Pursuant to this power, the Congress has built canals, levees, dams, railroads, highways, air traffic control systems, launched communications satellites. It has subsidized research and development into improvements to agriculture and scientific research of every kind imaginable. It has subsidized research and development into road surfacing materials, communication devices, airplanes, jet propulsion, radar, semi-conductors, computers, and the internet. Expenditures by the federal government into infrastructure and protection for American Industry go all the way back the Washington administration. So all of this infrastructure – for the purpose of promoting and encouraging commerce and prosperity are legitimate functions of government, right?
Not according to the conservatives. Some conservative extremists claim that the only legitimate function of government is to enforce contracts and property rights. Absolutely every other form of economic infrastructure should be provided by “the private sector”. According to these extremists, the purpose of government is to reinforce the private economic power of individuals – and to do nothing that might threaten or diminish that private power. How else to describe such a vision of government except with the word “feudalism”.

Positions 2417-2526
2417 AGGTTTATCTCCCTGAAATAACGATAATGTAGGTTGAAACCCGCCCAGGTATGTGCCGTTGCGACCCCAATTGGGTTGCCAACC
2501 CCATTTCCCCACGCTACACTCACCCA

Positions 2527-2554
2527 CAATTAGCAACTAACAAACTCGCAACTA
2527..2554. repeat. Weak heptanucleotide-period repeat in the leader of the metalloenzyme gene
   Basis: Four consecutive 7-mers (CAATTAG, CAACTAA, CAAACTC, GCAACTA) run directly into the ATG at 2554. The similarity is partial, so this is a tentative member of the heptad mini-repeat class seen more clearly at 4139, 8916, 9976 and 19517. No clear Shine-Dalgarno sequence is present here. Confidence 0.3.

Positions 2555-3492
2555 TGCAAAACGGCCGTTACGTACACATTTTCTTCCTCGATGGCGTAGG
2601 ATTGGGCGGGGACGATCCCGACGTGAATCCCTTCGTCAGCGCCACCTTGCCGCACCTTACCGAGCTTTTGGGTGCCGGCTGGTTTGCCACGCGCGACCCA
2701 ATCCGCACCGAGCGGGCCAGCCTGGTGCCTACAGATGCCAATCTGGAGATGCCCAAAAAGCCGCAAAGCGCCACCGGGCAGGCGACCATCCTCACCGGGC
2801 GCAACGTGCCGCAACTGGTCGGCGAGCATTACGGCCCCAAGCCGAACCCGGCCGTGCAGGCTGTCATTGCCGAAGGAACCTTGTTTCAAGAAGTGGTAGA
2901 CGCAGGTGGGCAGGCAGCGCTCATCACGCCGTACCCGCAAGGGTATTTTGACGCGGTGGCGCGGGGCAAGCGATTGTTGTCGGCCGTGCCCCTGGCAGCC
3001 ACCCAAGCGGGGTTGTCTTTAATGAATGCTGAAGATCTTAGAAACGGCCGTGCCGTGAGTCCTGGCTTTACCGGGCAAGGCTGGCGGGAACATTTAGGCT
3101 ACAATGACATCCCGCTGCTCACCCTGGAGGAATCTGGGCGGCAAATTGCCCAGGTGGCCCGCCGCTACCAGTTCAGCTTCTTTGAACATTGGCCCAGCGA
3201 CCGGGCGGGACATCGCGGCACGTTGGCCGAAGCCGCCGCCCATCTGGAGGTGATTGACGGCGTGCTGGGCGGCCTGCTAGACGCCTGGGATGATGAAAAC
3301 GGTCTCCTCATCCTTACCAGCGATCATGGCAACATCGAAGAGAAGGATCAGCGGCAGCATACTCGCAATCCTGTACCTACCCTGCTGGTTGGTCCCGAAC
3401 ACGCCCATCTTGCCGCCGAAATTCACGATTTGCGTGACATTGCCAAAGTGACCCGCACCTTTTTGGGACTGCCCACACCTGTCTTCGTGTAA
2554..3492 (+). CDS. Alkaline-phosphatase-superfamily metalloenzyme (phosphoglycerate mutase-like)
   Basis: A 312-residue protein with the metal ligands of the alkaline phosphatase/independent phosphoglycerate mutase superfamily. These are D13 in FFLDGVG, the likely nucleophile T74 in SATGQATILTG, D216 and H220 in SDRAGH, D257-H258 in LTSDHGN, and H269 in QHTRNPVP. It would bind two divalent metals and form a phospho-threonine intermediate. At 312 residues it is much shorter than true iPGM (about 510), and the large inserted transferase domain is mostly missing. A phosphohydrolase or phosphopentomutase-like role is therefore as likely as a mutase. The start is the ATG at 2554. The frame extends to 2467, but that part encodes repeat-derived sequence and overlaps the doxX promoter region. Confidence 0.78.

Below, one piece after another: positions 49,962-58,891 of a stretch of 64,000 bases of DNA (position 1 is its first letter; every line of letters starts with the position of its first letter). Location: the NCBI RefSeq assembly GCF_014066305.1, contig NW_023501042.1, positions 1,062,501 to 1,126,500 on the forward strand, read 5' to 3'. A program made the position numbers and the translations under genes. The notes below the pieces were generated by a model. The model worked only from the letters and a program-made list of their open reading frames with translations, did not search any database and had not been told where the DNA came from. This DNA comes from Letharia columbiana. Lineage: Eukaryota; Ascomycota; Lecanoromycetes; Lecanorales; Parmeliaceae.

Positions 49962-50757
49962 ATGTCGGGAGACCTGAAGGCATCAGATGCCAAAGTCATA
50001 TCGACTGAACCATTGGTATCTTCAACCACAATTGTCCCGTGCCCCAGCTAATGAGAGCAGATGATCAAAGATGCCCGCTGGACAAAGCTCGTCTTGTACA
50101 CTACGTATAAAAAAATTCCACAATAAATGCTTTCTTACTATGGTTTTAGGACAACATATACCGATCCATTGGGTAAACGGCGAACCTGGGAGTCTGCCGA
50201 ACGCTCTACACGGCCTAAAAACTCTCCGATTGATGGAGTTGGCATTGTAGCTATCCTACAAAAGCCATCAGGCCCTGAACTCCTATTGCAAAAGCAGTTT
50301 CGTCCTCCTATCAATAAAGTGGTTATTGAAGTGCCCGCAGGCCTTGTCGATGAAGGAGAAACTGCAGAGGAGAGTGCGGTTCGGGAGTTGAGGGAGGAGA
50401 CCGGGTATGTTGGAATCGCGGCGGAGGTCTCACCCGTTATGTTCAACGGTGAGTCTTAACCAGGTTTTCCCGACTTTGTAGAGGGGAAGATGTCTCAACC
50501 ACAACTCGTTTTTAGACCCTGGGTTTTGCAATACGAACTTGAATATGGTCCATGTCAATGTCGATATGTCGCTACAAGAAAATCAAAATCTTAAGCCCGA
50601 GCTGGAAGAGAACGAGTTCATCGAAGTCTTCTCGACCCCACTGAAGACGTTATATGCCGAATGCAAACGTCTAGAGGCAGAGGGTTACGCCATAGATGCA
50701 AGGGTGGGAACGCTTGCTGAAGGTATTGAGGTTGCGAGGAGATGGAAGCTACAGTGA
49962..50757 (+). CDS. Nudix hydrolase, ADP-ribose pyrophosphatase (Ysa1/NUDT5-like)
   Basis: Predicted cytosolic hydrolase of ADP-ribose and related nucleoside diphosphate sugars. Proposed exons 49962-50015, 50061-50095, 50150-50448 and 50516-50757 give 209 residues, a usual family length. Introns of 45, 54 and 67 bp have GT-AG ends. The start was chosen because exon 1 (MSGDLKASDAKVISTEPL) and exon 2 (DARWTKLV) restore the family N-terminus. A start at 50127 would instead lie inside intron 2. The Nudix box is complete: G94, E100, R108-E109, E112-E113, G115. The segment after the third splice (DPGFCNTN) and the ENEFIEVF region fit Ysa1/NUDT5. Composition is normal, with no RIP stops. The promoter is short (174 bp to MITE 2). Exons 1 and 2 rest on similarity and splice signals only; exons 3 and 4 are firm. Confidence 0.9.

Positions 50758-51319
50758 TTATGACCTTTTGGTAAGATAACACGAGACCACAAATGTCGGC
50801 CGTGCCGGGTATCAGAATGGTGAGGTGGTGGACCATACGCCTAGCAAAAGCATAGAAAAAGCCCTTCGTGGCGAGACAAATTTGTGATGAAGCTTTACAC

While there are certainly plenty of conservatives who will allow for rather more government, they all share a common interest in seeing the government work for the interests of private fortunes – and rarely, if ever, for the interests of anyone else. Their vision of “less government” exactly mirrors their general social philosophy that life is a ruthless competition, a race with “winners” and “losers”. The government’s job is to “stay out of the way” while the ruthlessly competitive enslave everyone around them. Then the government’s job is to enforce the existing social order, guaranteeing the privileges of the winners, and enforcing the obligations of the “losers”.
This is the vision of government you must refute. You establish – as a matter of “principle” – that government exists for the benefit of all of the people. That government has many legitimate functions – including specifically the creation of economic infrastructure. That government may impose many legitimate regulations on economic activity, particularly those regulations that promote and improve commerce. Finally, you must establish that the government – as a representative of the people at large – has a legitimate interest in preventing huge concentrations of private power and huge disparities in bargaining power among private citizens. Such concentrations and disparities are detrimental to the overall prosperity – read that “general welfare” – of society as a whole.